The output of the comparator 37 is applied to a set terminal of a flip-flop 38 to set the output of the flip-flop 38 to high when the signal rises. Meanwhile, the output of the comparator 36 is applied to a reset terminal of the flip-flop 38 to set the output of the flip-flop 38 to low when the signal rises. The output of the flip-flop 38 has a rectangular waveform with a pulse width corresponding to φA - (φM - 180), as shown in FIG. 7f. This output is sliced at a constant amplitude and is then converted into a voltage signal having pulses proportional to φA - (φM - 180) by a low-pass filter 41. The reason why the output is sliced by the slice circuit 39 to have a constant amplitude is because such a slice circuit can simply be formed by a differential amplifer, and a circuit that is stable with respect to temperature can be obtained thereby. Since φA - (φM - 180) is φA - φM +180, a dc voltage corresponding to 180 is subtracted by a subtractor 42 to provide a voltage corresponding to φA - φM, i.e., a hue difference between two chrominance signals. The output of this subtractor 42 is input to a window comparator 43 in which processing shown in FIG. 8 is effected.

In other words, reference levels UL, LL for comparison are set in the vicinity of a zero level with respect to the output φA - φM of the low-pass filter 41 through the subtractor 42, and, if the value of φA - φM is within that range, the window comparator 43 outputs a pulse as shown in FIG. 8b. This pulse is divided by a variable resistor 44, a voltage V of a voltage source 45 is added to it, and a voltage Vr of a variable voltage source 47 is further added to it by an adder 46 to adjust the dc level of the signal. The signal thus obtained is input to multipliers 48, 49 which form the saturation enhancing circuit 5.

The signal input to the multipliers 48, 49 is multiplied by the color difference signals R-Y, B-Y, respectively, and the color difference signals (R-Y)', (B-Y)' in which saturation has been enhanced are output from this saturation enhancing circuit 5.

The output of the aforementioned adder 46 is shown in FIG. 8c. When there is no difference in hue from the color to be enhanced, the saturation is enhanced by multiplying that output by a voltage of 1V or more by the multipliers 48, 49. On the other hand, when there is a difference in hue from the color to be enhanced, saturation is reduced by multiplying the output by a voltage of 1V or less. Although a pulse is used as the signal multiplied by the multipliers 48, 49 in this case, it is possible to use a shape of a normal distribution by cutting off high-frequency components of the waveform by a low-pass filter or the like, or another shape. With regard to the choice of waveform, alot depends on experience.

It is possible to vary the magnitude of the multiplicand when saturation is enhanced by the multipliers 48, 49, thereby making it possible to vary the amount of enhancement of saturation.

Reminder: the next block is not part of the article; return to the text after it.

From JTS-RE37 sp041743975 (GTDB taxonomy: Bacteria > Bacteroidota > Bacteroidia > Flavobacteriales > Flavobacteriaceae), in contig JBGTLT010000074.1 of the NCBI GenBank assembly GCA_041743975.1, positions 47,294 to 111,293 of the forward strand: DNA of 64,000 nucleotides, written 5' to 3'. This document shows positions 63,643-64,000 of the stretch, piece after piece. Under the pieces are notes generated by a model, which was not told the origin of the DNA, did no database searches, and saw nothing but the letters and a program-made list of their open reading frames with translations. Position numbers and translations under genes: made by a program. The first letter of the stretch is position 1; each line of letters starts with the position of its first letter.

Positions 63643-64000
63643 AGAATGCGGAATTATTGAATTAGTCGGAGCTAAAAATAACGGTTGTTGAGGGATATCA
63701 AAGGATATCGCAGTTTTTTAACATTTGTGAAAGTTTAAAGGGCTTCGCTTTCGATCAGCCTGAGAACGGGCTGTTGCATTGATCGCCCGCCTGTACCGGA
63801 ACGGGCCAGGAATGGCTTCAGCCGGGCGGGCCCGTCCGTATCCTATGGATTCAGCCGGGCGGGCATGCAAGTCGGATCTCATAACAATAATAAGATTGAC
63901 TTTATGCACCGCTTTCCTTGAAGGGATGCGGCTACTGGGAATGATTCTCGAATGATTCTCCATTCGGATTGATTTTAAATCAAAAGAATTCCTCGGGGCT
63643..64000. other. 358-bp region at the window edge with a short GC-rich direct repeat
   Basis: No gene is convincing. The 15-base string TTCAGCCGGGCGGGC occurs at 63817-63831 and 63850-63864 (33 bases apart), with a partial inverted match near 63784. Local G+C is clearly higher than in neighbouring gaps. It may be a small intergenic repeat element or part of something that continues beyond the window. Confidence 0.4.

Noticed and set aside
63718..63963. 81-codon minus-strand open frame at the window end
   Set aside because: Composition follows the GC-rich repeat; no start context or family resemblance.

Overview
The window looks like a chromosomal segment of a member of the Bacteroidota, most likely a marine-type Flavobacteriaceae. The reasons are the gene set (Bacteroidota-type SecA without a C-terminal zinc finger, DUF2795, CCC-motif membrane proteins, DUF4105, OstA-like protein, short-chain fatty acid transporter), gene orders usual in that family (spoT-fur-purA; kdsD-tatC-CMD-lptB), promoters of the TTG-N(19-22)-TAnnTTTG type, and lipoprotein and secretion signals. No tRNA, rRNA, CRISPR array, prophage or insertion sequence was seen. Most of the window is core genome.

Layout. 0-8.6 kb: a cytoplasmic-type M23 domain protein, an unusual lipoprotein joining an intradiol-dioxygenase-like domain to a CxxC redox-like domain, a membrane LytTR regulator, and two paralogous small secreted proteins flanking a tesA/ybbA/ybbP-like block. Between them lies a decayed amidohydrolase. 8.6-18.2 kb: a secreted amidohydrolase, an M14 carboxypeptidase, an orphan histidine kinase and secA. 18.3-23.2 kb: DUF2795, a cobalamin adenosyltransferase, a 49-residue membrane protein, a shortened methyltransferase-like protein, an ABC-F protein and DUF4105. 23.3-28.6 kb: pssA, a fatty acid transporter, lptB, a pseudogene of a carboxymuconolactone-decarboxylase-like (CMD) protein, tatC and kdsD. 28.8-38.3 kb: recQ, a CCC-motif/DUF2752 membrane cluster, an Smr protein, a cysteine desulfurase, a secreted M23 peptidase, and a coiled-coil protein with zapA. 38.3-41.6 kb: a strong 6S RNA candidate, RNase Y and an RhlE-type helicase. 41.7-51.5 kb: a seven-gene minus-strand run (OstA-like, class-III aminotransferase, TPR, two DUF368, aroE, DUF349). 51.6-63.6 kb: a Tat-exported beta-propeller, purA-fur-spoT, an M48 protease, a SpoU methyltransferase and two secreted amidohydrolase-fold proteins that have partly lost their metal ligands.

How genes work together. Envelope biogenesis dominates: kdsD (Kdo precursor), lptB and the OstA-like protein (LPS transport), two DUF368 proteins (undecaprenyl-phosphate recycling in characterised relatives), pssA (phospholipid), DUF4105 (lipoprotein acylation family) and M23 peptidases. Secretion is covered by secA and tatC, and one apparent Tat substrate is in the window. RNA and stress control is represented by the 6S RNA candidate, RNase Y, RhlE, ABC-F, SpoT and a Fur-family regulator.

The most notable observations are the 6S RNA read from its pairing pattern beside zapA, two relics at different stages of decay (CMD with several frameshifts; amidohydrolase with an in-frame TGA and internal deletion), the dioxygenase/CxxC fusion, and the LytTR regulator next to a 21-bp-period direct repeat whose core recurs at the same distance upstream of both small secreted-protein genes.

For instance, if the voltage Vr of the variable voltage source 47 is increased, the value of the crest of the output of the adder 46 rises, as shown by the dot-dash line in FIG. 8c. Accordingly, chrominance signals (for forming a color image) that are close to chrominance signals corresponding to a designated color--in this case, the color difference signals R-Y, B-Y--are multiplied by larger factors, so that saturation is enhanced to a greater degree. It is possible to arrange the voltage source 45 and the variable voltage source 47 in series, and the adder 46 can be omitted. Furthermore, the voltage source 45 can be omitted and the variable voltage source 47 alone can be used, to simplify the arrangement.

This color enhancing circuit 1 makes it possible to enhance the saturation of a given color and decrease the saturation of the other colors, and is therefore capable of effecting color enhancement in such a manner that a particular color is made distinct to enable easy recognition thereof.

When the above-described color enhancing circuit 1 is used, using the color vector coordinates in FIG. 9 expressed by the color difference signals R-Y, B-Y obtained by subjecting R, G, and B chrominance signals to, for instance, matrix conversion, the color vector of a color which is to be made distinct is assumed to be M, and one of the color vectors constituting an image is assumed to be A. Since a chrominance signal in the vicinity of the color vector M is made to pass through the color enhancing circuit 1, the saturation of this chrominance signal is enhanced and becomes like M. However, the color vector A with a hue difference which is offset from this color vector M undergoes a reduction in saturation and becomes like A. Through this operation, it is possible to enhance a portion of the image in the vicinity of the color vector M of the color to be made distinct. Accordingly, if, for instance, the hue which is closer to that of an affected part in a somatic cavity than the hue of an unaffected part, is set as the color vector M of the color to be made distinct, in the event that an affected part or the like whose hue is slightly offset from the hue of an unaffected part exists, it is possible to bring that affected part into relief.

It should be noted that, in the above-described first embodiment, with respect to a color with a hue which is offset from that of a specific color, its saturation is reduced, but an arrangement may be alternately provided such that its saturation is not changed.

If the voltages V1, V2 applied to the window comparator 43 shown in FIG. 5 are made variable, it is possible to vary a hue width (a width of saturation to be enhanced) centering on a particular hue to be enhanced.